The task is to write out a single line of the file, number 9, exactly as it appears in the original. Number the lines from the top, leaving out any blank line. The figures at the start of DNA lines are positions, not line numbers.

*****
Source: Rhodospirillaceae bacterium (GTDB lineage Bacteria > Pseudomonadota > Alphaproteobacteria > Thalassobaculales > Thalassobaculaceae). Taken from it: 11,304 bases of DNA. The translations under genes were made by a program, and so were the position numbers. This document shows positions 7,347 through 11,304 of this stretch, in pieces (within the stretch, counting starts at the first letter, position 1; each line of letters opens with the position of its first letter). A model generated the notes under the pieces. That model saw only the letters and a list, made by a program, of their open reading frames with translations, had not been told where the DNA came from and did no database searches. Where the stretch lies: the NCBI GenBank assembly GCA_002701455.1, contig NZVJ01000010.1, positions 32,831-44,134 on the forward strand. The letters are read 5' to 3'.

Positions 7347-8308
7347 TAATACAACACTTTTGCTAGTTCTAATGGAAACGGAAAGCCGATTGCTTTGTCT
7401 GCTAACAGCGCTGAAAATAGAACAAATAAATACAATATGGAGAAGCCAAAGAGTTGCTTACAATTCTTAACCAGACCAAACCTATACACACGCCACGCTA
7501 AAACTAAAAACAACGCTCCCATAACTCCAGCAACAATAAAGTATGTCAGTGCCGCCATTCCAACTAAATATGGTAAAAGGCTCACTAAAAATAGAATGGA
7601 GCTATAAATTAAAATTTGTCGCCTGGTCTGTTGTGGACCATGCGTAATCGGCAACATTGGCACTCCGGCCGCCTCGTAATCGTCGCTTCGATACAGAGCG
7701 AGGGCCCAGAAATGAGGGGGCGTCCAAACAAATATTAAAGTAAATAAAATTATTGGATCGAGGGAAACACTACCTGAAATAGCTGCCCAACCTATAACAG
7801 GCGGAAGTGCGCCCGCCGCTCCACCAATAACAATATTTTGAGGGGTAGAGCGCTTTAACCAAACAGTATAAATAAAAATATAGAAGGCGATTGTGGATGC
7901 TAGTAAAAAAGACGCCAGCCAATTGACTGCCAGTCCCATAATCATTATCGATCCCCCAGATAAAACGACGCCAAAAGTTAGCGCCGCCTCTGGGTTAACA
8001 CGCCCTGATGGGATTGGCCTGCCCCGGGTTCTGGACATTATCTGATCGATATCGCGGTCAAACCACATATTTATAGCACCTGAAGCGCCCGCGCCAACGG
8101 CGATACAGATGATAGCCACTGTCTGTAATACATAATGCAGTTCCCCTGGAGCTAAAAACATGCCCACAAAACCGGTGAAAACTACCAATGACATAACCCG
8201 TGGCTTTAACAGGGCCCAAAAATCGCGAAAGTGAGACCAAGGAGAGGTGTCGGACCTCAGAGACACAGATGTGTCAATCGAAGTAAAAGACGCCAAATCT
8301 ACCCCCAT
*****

7901 TAGTAAAAAAGACGCCAGCCAATTGACTGCCAGTCCCATAATCATTATCGATCCCCCAGATAAAACGACGCCAAAAGTTAGCGCCGCCTCTGGGTTAACA